Review: A Serious Man

Review: A Serious Man


Given the leading role that Jews have played in the history of Hollywood, there have been relatively few feature films that are mainly about Jews or set in Jewish communities.

We have The Jazz Singer of course, and later Fiddler on the Roof, The Chosen, and Holocaust movies like Schindler’s List, which centres on a German non-Jewish hero. There is Woody Allen’s whole oeuvre, Gentleman’s Agreement, and Barry Levinson’s wonderful films set in Baltimore. But the old Jewish moguls certainly did not want to draw attention to their ethnicity or to alienate an American mass audience that was not necessarily sympathetic to Jews.

That delicacy or embarrassment continued long after the studio system died. Then, very quickly, starting in the 1990s, and thanks possibly to the success of the TV sitcom Seinfeld, it became not just OK but normal to have explicitly Jewish characters in American movies.

Nevertheless, it comes as a bit of a shock to see a film as Jewish as Joel and Ethan Coen’s A Serious Man, and still more of a shock to come upon a film that so mercilessly exposes unattractive aspects of Jewish-American life as lived in the mid 1960s. It is all the more surprising given that the brilliant Coen brothers have not previously manifested an overtly Jewish sensibility (although the John Goodman’s Vietnam veteran character in The Big Lebowski was noisily quasi-Jewish — refusing to bowl on the Sabbath in honour of his Jewish ex-wife).

A Serious Man begins with an extraordinary, eerie (Yiddish-language with English subtitles) prologue set in a shtetl in Tsarist Russia. But the rest of it takes place in a predominantly Jewish suburb in 1967, and is inspired, the brothers have said, by their own childhood in Minnesota. And while you expect a Coen brothers’ film to embrace a more or less dark view of humanity, it quickly becomes all too clear that they have little affection for their roots.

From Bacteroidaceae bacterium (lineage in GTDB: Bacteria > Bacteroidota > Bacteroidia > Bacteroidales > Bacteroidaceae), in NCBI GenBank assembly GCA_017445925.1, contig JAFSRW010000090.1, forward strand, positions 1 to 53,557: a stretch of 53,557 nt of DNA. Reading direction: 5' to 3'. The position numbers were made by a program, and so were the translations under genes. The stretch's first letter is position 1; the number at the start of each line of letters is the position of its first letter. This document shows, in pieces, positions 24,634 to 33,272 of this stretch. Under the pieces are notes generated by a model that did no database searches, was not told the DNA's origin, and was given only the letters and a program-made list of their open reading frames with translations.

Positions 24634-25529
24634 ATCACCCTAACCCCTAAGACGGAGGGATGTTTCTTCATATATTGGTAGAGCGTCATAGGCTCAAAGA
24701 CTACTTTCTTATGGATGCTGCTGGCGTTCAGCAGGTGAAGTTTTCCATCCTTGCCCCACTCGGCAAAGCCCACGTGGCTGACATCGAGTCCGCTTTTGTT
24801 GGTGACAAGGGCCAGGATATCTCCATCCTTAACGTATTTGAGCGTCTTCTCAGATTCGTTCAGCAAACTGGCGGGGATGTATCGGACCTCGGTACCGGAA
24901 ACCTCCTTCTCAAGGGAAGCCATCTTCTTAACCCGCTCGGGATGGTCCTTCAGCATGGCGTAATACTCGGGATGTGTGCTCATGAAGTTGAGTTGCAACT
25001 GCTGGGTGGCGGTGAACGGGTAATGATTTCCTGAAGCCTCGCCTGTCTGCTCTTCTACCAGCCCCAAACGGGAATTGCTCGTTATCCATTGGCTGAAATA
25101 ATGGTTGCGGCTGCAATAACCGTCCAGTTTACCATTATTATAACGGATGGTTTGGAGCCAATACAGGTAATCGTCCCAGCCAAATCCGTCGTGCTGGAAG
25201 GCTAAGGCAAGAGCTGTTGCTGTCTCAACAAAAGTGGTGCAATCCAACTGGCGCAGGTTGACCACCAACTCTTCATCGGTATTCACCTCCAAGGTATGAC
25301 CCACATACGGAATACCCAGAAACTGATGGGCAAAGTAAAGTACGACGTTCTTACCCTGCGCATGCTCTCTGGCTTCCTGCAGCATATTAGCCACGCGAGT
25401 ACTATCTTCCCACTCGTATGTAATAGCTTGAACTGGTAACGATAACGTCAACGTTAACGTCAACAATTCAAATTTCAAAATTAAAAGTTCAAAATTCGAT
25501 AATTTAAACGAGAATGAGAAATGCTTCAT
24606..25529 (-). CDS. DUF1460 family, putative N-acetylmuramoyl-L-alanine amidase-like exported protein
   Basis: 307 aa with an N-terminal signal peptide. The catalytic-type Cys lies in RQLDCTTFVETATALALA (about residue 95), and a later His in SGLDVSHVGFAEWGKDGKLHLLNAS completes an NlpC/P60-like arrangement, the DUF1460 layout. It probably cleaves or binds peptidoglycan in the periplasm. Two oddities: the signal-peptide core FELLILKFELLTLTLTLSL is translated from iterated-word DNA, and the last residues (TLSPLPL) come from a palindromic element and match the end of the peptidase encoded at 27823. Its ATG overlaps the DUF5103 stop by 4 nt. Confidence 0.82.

It's clear the Coens have little love for their roots

That is actually putting it mildly. The assimilated-looking, religiously conservative Jewish community in A Serious Man (there are no “oy veys” but plenty of references to Hashem) is peopled by amazingly limited and unattractive people. Indeed, unlike Fargo, there does not seem to be a single likeable character, though some are more loathsome than others.

As reverse nostalgia and a bleak portrait of mid-western middle-class Jewish life it is all the more devastating because, most of the time, it does not fall into the trap of unbelievable grotesquerie. People are realistically unattractive rather than hideously ugly: hunch-shouldered, unhealthily pale, fat, badly dressed.

Even in 1967 these newly middle- class Jews are still too isolated from the gentile world to realise how off-putting their manners must have seemed: the incessant oriental throat-hawking and snot-gurgling, the shouting, the way they slurp their soup and shovel their food. Their suburb is still, despite the presence of the odd goyishe neighbour (here depicted as angry and frightening and obsessed with sport), a kind of shtetl, a community considerably less assimilated than the urban ones of the same period familiar from the writings of Saul Bellow and others.